I will look into that. Thanks
 

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I have the Porter Cable jig and was also concerned about the max board width since I wanted to make a large dovetailed box. I found there is a supplementary instruction manual online that shows how to do many things with the jig not covered in the manual provided with the jig - one of them being dovetails on an unlimited width board. The jig can actually do a lot of neat functions - inlaid dovetails, making hinges, mitered dovetails, box joints, etc.

That being said I've also turned towards hand tools for making dovetails. The options for panel size, layout, etc are endless, and I like being able to say I cut them myself. Plus, I don't think it takes much longer to lay out and cut the dovetails on a box by hand than it does to set up the jig to cut them with a router - except when you are doing many drawers with the same setup.
 

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Discussion Starter #14
I have the Porter Cable jig and was also concerned about the max board width since I wanted to make a large dovetailed box. I found there is a supplementary instruction manual online that shows how to do many things with the jig not covered in the manual provided with the jig - one of them being dovetails on an unlimited width board. The jig can actually do a lot of neat functions - inlaid dovetails, making hinges, mitered dovetails, box joints, etc.

That being said I've also turned towards hand tools for making dovetails. The options for panel size, layout, etc are endless, and I like being able to say I cut them myself. Plus, I don't think it takes much longer to lay out and cut the dovetails on a box by hand than it does to set up the jig to cut them with a router - except when you are doing many drawers with the same setup.
Thats what I needed to know, thanks! DO you happen to have a link to this particular jig AND the online instructions your speaking of? Also if anyone knows a good resource that shows you how to hand cut..thanks!
 

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The rockler and PC jigs aren't similar at all. The rockler and harbor freight jigs are essentially the same.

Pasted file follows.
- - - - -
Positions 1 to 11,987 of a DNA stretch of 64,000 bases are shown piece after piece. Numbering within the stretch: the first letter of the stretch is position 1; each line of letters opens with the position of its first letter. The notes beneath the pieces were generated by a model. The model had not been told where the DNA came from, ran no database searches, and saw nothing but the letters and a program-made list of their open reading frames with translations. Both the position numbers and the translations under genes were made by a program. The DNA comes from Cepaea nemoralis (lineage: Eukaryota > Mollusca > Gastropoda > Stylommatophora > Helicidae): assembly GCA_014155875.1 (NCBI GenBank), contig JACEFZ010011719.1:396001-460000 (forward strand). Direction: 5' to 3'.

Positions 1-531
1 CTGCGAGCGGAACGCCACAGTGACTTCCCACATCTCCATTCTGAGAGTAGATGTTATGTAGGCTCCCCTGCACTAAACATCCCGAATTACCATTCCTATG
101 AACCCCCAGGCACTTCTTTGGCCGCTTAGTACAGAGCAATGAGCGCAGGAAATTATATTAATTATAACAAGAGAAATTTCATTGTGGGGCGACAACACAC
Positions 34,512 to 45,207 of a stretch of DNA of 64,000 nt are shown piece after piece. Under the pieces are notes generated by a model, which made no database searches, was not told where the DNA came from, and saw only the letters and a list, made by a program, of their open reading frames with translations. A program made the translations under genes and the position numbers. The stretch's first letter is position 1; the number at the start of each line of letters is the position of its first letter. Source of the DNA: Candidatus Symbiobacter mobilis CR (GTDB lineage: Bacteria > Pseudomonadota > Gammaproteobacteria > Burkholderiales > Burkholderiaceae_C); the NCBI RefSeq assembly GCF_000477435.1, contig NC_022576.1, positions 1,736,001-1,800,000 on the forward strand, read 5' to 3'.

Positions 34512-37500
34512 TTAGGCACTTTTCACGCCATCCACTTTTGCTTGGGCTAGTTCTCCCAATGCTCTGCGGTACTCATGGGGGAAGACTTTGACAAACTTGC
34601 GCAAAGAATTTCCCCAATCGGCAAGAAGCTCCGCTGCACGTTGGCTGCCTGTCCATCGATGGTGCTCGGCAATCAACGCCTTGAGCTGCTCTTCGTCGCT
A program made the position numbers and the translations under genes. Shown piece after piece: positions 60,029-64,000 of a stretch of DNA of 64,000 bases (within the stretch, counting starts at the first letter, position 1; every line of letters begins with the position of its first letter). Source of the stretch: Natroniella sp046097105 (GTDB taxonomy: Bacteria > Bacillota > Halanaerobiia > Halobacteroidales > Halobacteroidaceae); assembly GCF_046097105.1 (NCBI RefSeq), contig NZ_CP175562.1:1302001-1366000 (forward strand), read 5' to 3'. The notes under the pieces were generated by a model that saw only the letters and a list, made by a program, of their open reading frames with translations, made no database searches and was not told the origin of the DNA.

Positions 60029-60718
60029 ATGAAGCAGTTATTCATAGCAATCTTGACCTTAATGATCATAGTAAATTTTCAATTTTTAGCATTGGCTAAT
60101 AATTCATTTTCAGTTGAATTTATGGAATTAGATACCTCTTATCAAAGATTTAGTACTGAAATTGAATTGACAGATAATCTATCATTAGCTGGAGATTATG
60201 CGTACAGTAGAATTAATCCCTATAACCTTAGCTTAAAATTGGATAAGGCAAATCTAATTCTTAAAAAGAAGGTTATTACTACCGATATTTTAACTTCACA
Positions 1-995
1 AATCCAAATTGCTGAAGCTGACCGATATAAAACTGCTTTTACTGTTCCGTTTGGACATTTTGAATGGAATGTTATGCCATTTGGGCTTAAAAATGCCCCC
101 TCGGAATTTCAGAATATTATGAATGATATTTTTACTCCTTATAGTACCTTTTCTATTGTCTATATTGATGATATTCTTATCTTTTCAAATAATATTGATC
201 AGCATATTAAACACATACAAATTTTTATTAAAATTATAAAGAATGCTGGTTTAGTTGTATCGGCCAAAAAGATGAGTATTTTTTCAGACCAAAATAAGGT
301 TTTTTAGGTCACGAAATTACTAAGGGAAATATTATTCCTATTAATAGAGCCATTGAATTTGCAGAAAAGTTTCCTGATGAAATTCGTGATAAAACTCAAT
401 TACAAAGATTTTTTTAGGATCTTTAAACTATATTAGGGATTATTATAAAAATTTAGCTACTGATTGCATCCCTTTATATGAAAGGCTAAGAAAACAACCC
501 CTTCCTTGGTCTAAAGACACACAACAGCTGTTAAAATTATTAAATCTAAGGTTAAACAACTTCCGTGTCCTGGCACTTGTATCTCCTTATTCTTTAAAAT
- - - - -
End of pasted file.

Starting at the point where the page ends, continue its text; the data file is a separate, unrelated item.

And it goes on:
Save yourself the headaches....and get the porter cable jig.
I just bought the delux Porter Cable jig a few days ago. Looks like a great tool, but what a monster in weight. That is going to be something that I am going to want to find a permanent place to mount.

George
 

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Wow thanks. Expensive. Maybe I'll start with a more affordable joinery method..for this..

Any reccomendations on a joinery method for a large toy box? Was thinking if I dont go all out with dovetails or fingers (I am a newbie) maybe butt biscuit joints, edge mitre joint with spline, lock mitre joint, or rabbit joints?
A miter joint with biscuits will work great. It's quick and plenty strong for what you want to do with it. I like to do glue ups on things like that with epoxy. It has several advantages. First of all you have a long open time so you aren't racing the clock trying to butter up lots of biscuits and getting it all put together before it all seizes up. The other thing is that epoxy is slippery. That makes it super easy to get all the joints to close up. The good initial tack that makes white and yellow glues great for other things is a disadvantage on a glue up like you will have on this project. The epoxy will also give you a reasonably strong glue joint on the miter, while white and yellow glues won't.
 

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I have the Rockler dovetail jig. It is limiting in the size of board you can use. I have had it for 2 years and I don't use it that often. On the plus side, if your making drawers then it works as well as any other 12" dove tail jig. If you are looking to make something longer than 12" then you are better off with a different jig. Or go the route as most suggest and practice making handcut dovetails. I know that's not what you want to do but ultimately it's the best way IF you don't want to drop the $500+ on a Leigh. On the other hand, I've never heard a Leigh dovetail jig owner that wasn't completely happy with the purchase. Personally, I'm making a lot of small boxes to put random things in until I get confident enough with handcut dovetails. I plan on making a blanket chest and it don't want to drop the money on a Leigh! Although the R9 plus looks very tempting considering the price is far less than the other Leigh jigs.
 

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Buy the Best

If you want the all-round BEST dt jig, go to www.kellerdovetail.com, and buy the Model 1500. Get the optional box joint bit, and the "miniature" bits as well - they'll come in handy.

Read the instructions carefully, and you will find that making dovetail joints is a lead pipe cinch.

I've had one for years, and the largest DTjoints I've made were 6 feet long on a cabinet for displaying antique (I mean REALLY OLD) muzzle-loading firearms - museum pieces, really. '

The sides and back were made of 1-1/4 inch oak, and I borrowed a Model 3600 to make it.

The purchaser marveled at the "perfect hand-cut dovetails"...